- Hormone replacement therapy (HRT). HRT is the most common treatment. It gives your body the estrogen and other hormones that your ovaries are not making. HRT improves sexual health and decreases the risks for heart disease and osteoporosis. You usually take it until about age 50; that's about the age when menopause usually begins.
- Calcium and vitamin D supplements. Because women with POI are at higher risk for osteoporosis, you should take calcium and vitamin D every day.
- In vitro fertilization (IVF). If you have POI and you wish to become pregnant, you may consider trying IVF.
- Regular physical activity and a healthy body weight. Getting regular exercise and controlling your weight can lower your risk for osteoporosis and heart disease.
- Treatments for associated conditions. If you have a condition that is related to POI, it is important to treat that as well. Treatments may involve medicines and hormones.
NIH: National Institute of Child Health and Human Development
General Equivalence Map Definitions
The ICD-9 and ICD-10 GEMs are used to facilitate linking between the diagnosis codes in ICD-9-CM and the new ICD-10-CM code set. The GEMs are the raw material from which providers, health information vendors and payers can derive specific applied mappings to meet their needs.
- Approximate Flag - The approximate flag is on, indicating that the relationship between the code in the source system and the code in the target system is an approximate equivalent.
- No Map Flag - The no map flag indicates that a code in the source system is not linked to any code in the target system.
- Combination Flag - The combination flag indicates that more than one code in the target system is required to satisfy the full equivalent meaning of a code in the source system.
Index of Diseases and Injuries Definitions
- And - The word "and" should be interpreted to mean either "and" or "or" when it appears in a title.
- Code also note - A "code also" note instructs that two codes may be required to fully describe a condition, but this note does not provide sequencing direction.
- Code first - Certain conditions have both an underlying etiology and multiple body system manifestations due to the underlying etiology. For such conditions, the ICD-10-CM has a coding convention that requires the underlying condition be sequenced first followed by the manifestation. Wherever such a combination exists, there is a "use additional code" note at the etiology code, and a "code first" note at the manifestation code. These instructional notes indicate the proper sequencing order of the codes, etiology followed by manifestation.
- Type 1 Excludes Notes - A type 1 Excludes note is a pure excludes note. It means "NOT CODED HERE!" An Excludes1 note indicates that the code excluded should never be used at the same time as the code above the Excludes1 note. An Excludes1 is used when two conditions cannot occur together, such as a congenital form versus an acquired form of the same condition.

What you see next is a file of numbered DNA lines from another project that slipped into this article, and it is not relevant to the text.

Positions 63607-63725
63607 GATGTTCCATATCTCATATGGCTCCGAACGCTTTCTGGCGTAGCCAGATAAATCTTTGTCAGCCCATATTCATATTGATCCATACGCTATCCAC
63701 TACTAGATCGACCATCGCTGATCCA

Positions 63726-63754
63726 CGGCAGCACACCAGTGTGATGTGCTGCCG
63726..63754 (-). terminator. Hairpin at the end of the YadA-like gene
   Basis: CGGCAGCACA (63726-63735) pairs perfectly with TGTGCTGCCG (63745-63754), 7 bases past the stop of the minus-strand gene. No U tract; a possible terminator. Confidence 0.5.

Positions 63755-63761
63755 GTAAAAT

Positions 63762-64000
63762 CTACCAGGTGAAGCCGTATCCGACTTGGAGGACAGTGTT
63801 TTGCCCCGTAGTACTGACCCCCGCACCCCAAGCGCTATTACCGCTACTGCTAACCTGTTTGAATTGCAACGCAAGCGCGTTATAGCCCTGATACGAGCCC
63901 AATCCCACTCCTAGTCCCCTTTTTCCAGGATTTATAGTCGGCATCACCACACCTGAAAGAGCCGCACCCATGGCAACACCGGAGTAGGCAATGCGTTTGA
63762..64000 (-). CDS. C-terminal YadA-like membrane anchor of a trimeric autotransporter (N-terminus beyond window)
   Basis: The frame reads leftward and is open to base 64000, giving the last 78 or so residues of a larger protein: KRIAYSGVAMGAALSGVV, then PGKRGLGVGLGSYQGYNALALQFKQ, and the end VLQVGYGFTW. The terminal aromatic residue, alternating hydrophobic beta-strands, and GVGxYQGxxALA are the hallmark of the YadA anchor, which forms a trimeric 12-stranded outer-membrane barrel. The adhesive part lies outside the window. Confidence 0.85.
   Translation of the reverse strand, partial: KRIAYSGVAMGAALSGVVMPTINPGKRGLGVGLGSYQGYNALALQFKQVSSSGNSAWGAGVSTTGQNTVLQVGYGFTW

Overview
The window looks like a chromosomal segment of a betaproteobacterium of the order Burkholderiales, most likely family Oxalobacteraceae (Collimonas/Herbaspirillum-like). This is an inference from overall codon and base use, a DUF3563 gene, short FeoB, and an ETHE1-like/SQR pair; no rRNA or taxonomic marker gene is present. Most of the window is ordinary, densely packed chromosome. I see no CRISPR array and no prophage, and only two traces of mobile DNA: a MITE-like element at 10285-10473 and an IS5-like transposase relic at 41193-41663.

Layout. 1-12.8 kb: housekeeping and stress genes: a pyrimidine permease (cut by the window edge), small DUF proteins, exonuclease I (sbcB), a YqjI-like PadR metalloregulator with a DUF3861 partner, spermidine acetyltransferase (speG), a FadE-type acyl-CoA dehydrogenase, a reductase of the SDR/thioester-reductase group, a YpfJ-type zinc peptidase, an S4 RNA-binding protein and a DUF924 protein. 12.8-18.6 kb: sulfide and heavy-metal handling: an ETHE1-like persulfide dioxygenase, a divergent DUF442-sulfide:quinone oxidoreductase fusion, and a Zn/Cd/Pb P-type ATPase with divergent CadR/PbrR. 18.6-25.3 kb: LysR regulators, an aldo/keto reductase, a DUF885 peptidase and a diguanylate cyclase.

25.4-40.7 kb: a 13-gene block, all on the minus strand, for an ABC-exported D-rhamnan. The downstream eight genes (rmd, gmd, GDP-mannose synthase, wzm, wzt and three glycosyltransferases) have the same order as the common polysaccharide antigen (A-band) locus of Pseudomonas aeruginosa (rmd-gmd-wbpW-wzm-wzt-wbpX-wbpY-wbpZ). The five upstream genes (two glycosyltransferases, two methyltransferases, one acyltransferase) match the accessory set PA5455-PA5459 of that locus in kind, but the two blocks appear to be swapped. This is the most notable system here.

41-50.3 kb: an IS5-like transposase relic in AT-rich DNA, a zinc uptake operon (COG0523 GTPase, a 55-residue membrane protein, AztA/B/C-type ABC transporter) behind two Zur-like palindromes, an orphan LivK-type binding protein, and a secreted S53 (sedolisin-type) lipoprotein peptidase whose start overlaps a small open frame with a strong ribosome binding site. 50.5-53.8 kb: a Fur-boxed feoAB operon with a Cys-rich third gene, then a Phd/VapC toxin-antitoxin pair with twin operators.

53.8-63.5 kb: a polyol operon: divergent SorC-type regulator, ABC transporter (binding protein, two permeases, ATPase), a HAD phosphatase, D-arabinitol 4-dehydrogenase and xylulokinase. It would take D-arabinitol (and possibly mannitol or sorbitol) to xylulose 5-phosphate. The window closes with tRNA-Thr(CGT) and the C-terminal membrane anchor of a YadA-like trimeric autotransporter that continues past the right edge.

- Type 2 Excludes Notes - A type 2 Excludes note represents "Not included here". An excludes2 note indicates that the condition excluded is not part of the condition represented by the code, but a patient may have both conditions at the same time. When an Excludes2 note appears under a code, it is acceptable to use both the code and the excluded code together, when appropriate.
- Includes Notes - This note appears immediately under a three character code title to further define, or give examples of, the content of the category.
- Inclusion terms - List of terms is included under some codes. These terms are the conditions for which that code is to be used. The terms may be synonyms of the code title, or, in the case of "other specified" codes, the terms are a list of the various conditions assigned to that code. The inclusion terms are not necessarily exhaustive. Additional terms found only in the Alphabetic Index may also be assigned to a code.
- NEC "Not elsewhere classifiable" - This abbreviation in the Alphabetic Index represents "other specified". When a specific code is not available for a condition, the Alphabetic Index directs the coder to the "other specified” code in the Tabular List.
- NOS "Not otherwise specified" - This abbreviation is the equivalent of unspecified.
- See - The "see" instruction following a main term in the Alphabetic Index indicates that another term should be referenced. It is necessary to go to the main term referenced with the "see" note to locate the correct code.
- See Also - A "see also" instruction following a main term in the Alphabetic Index instructs that there is another main term that may also be referenced that may provide additional Alphabetic Index entries that may be useful. It is not necessary to follow the "see also" note when the original main term provides the necessary code.
- 7th Characters - Certain ICD-10-CM categories have applicable 7th characters. The applicable 7th character is required for all codes within the category, or as the notes in the Tabular List instruct. The 7th character must always be the 7th character in the data field. If a code that requires a 7th character is not 6 characters, a placeholder X must be used to fill in the empty characters.
- With - The word "with" should be interpreted to mean "associated with" or "due to" when it appears in a code title, the Alphabetic Index, or an instructional note in the Tabular List. The word "with" in the Alphabetic Index is sequenced immediately following the main term, not in alphabetical order.